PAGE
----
For more on interpreting this story along these lines, this Patheos article draws on Parables as Subversive Speech: Jesus as Pedagogue of the Oppressed (1994) by the late New Testament scholar William R. Herzog II. He suggests that Jesus’s audience would have understood the third servant as something like a whistleblower.
This third servant has the guts to stand up to his employer and call him out for the thieving oppressor that he is. “You reap where you did not sow and gather where you did not scatter seed.” A better description of “reaping” and “gathering” by the rich from the pockets of poor farmers is hard to imagine.
Jesus doesn’t spell out what pangs of conscience accompanied this servant’s employment, motivating such a dangerous move. But Jesus’ hearers certainly appreciate it. Their sympathy—and Jesus’—will be with the third servant. I’m guessing Jesus could even see himself as this “whistle-blower,” and heading toward a similar fate.
The master doesn’t take kindly to truth-telling. He “casts out” the servant from his employ and blacklists him with any other possible employer. Not having his own plot of land, the whistle-blower is now among the lowest of the low—a day laborer. He can expect a harsh life from now on, and a short one. Having given up friendship with Palestine’s poor for most of his career, he now alienates himself from the rich as well. Weeping and gnashing of teeth will, indeed, be the story of the rest of his life.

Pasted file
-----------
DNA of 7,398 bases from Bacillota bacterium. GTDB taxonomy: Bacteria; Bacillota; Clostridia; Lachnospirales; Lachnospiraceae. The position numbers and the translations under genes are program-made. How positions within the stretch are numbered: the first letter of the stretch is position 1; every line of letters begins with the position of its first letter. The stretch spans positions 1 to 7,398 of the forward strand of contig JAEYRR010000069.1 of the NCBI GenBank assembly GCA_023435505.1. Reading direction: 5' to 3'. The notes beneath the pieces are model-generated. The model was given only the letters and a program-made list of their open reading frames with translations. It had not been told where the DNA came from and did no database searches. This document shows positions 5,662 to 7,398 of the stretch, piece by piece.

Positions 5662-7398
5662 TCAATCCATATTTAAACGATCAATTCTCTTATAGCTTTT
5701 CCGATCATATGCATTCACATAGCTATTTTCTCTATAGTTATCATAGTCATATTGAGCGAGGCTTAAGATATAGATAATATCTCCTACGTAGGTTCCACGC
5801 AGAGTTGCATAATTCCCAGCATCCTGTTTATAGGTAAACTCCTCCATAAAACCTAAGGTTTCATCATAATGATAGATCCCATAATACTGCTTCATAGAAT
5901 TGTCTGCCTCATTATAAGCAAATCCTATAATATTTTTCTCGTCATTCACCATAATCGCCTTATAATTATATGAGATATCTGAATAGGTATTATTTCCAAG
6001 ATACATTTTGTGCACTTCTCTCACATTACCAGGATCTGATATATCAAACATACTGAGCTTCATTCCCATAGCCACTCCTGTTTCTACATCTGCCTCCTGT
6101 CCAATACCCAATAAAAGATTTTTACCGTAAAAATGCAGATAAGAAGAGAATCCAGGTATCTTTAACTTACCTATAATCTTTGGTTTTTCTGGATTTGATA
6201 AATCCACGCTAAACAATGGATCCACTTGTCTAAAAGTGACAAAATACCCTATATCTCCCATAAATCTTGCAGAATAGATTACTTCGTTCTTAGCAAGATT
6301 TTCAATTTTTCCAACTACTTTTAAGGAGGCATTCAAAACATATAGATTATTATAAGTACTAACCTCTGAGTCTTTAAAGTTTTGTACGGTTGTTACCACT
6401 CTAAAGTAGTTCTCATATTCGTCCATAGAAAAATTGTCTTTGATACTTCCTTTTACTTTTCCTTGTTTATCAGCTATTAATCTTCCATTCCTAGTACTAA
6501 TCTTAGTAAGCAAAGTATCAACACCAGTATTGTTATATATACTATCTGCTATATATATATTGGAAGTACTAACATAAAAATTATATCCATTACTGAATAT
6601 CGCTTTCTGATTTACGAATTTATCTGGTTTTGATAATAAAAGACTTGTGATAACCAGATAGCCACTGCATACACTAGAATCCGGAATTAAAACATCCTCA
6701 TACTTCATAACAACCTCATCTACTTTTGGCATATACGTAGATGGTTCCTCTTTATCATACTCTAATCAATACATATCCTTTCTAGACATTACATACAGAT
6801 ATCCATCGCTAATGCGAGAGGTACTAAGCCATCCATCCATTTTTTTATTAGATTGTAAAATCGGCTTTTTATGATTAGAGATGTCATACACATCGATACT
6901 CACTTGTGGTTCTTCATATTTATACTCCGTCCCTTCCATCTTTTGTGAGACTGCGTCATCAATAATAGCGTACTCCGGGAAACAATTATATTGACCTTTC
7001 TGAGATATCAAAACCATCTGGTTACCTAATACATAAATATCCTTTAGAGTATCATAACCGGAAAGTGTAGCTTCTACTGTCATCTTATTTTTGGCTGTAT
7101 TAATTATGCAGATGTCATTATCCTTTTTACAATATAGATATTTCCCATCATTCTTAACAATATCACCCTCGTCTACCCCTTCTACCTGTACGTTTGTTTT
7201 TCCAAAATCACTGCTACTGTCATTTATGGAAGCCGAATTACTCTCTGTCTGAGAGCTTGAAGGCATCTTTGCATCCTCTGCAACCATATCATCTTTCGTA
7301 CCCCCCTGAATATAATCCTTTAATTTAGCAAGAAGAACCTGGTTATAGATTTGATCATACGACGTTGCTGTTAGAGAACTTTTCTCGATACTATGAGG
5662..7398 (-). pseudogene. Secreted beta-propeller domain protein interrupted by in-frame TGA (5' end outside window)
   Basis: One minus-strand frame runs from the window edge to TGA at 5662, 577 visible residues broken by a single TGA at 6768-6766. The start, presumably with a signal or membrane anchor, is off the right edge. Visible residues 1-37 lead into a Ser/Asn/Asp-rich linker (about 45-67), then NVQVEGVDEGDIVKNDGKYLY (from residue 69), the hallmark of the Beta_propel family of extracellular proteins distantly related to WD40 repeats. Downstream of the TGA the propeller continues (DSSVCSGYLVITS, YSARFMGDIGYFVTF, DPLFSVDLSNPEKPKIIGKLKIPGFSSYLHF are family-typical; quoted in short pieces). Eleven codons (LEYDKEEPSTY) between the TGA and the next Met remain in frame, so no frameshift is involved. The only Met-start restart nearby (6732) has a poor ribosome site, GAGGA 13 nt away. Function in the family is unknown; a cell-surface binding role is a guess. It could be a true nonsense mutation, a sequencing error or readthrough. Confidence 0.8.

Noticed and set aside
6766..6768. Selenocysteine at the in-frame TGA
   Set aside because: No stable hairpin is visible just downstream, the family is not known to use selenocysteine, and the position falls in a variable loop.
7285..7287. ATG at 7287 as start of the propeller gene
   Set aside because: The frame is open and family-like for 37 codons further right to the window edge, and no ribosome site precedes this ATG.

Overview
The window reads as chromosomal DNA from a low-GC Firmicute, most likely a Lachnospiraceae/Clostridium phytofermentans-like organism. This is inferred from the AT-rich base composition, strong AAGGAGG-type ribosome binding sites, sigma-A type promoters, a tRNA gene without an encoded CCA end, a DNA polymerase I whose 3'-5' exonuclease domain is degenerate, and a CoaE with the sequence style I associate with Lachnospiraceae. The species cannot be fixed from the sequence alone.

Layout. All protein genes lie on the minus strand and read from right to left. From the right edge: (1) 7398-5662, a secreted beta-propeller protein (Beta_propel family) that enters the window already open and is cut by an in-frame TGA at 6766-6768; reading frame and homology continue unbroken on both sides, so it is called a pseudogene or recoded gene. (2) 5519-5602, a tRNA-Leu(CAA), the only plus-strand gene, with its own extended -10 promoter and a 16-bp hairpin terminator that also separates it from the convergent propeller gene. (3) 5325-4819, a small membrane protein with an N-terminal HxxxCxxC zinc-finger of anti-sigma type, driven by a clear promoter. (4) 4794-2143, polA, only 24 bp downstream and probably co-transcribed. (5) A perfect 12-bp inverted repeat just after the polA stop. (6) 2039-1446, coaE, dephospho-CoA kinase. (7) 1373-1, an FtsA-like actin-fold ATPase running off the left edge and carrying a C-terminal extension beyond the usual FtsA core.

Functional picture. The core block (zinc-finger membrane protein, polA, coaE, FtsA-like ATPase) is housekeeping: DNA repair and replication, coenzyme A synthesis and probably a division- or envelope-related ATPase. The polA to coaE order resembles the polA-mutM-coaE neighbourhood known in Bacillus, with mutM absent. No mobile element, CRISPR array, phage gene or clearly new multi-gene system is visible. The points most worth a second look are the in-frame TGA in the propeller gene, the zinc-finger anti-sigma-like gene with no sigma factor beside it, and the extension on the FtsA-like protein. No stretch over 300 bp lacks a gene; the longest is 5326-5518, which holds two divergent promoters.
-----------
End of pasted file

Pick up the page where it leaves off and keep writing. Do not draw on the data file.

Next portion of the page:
Of course, not everyone will agree with this interpretive approach. Not all whistleblowers are heroes. But it’s important to note that the lesson only offers one view on this scriptural story. It’s after focusing on this story of the money-hungry, account-settling master that the lesson then asks us Adventists: “How are you going to fare when God comes to ‘settle accounts’ with you?” It’s telling to see how the current General Conference leadership, which approved this lesson, sees the rest of us. As it states, “it is the person with only one talent—the least money—who proved unfaithful and lost the kingdom.” If someone who does not faithfully give money to the church is compared to the third servant, what is the relationship being denominated here?
Alexander Carpenter is the executive editor of Spectrum.
Title image: The Parable of The Talents or Minas by Willem de Poorter, 17th century (public domain).